The Battle to Recruit, Motivate, and Retain Employees in the Coming Years

The perception used to be that the purpose of a first interview is to get invited back for a second interview. This is because the decision for next steps then rests solely on the shoulders of the candidate, and options are limitless. But does every candidate who interviews with your organization want to be invited back for a second interview? If not, consider the possibility that although the interviewing process is designed to both screen as well as sell, there are ways to maximize the odds of candidates craving an invitation to return.

Positioning your company to every encounter with your brand influences a candidate’s perception of your organization, which impacts your ability to stay in the driver’s seat when deciding which candidate to hire. Branding and candidate experience are inextricably linked, and they matter greatly for recruiting and retaining talent. How can you communicate your brand while simultaneously improving the candidate experience throughout each step of the selection process?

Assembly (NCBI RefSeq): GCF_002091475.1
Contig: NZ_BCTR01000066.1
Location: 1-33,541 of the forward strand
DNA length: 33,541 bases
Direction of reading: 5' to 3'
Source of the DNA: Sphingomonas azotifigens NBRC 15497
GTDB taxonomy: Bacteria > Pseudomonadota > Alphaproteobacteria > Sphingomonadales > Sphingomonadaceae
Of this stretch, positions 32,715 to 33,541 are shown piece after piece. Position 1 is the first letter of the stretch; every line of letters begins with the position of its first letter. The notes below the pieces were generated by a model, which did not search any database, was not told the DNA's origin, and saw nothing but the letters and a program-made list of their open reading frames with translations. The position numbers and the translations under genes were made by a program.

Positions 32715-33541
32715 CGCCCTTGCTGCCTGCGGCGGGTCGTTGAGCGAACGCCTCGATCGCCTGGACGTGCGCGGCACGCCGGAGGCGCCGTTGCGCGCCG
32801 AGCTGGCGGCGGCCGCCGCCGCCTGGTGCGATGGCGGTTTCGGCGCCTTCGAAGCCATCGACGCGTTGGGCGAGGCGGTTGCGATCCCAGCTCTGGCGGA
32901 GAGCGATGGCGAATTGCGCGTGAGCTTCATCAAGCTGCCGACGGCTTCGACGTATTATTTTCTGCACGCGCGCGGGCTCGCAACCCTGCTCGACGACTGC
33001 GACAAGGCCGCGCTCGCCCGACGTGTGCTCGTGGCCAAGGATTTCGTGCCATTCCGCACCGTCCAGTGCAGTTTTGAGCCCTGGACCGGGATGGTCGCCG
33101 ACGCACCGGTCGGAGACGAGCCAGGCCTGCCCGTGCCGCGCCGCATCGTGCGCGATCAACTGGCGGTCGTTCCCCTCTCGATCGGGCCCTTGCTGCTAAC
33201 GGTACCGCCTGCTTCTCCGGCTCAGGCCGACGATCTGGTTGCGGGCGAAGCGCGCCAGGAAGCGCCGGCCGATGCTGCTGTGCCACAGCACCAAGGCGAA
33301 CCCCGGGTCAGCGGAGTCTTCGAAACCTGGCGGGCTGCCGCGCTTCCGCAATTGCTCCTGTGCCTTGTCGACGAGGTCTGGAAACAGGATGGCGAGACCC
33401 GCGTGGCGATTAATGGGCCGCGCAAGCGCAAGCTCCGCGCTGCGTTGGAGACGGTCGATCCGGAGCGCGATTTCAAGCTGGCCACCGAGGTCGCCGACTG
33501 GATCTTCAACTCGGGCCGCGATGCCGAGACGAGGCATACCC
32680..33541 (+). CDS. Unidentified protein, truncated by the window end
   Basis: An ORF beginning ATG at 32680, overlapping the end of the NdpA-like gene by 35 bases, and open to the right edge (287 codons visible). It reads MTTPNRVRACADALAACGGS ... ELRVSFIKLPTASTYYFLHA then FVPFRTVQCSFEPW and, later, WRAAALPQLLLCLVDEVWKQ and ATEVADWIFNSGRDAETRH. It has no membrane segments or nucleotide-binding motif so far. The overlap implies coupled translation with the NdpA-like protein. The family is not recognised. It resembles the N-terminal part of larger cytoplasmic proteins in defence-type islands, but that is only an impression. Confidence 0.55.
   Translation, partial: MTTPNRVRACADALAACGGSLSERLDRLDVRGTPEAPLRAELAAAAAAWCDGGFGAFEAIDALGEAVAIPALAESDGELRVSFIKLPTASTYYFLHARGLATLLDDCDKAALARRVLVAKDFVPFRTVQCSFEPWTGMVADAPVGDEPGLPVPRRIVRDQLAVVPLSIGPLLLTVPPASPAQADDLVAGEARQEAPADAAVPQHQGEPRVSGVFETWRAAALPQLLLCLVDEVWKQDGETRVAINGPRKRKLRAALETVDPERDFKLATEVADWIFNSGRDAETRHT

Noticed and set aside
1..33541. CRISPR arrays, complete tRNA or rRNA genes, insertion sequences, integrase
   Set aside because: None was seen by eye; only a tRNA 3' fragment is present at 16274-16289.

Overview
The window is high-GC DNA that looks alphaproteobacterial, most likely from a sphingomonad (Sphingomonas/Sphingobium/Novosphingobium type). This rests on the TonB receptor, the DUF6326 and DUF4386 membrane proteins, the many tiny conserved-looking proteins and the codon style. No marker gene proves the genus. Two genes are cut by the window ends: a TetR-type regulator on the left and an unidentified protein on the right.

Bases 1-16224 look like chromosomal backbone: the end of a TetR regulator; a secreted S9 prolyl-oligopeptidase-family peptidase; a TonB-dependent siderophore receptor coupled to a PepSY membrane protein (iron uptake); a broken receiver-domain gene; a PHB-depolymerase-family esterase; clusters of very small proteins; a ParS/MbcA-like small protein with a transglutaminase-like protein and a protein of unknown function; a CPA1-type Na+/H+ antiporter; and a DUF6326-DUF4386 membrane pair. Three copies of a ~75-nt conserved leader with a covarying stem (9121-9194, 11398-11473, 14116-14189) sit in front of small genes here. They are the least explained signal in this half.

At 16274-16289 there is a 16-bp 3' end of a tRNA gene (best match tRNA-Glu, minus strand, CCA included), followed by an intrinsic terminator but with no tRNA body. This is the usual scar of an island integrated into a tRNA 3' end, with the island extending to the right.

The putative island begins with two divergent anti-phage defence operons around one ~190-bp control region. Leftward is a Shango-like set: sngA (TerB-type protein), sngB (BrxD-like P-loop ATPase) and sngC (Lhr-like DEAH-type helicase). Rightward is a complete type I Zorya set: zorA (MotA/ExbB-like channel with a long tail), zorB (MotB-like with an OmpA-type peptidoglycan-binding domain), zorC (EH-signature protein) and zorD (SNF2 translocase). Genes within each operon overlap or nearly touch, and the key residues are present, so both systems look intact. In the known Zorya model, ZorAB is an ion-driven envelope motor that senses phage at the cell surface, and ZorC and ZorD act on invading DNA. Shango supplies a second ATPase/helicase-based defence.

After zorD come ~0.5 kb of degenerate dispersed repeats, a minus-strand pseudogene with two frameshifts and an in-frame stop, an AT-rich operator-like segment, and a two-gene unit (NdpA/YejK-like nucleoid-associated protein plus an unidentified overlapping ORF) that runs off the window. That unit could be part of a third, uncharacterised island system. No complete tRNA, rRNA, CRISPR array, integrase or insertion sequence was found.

How is Your Company Pitching Itself?

How employees represent the company’s mission and brand is as important as anything said by human resources or leaders during the hiring process. Within the first interview, a candidate needs to grasp an understanding of what is unique about the organization, environment, and opportunity. If a candidate was to ask “why your organization” as opposed to others, do you know how your employees respond? The “why your company” moment is an excellent opportunity for an employee to communicate the elevator pitch of the organization. Consider providing employees with an example of a strong and succinct elevator pitch script to be used in both social settings as well as the interviewing process. It is important to have all decision makers involved in the interview, have a concrete understanding of the mission of the firm, the vision for the future, and alignment of organizational goals.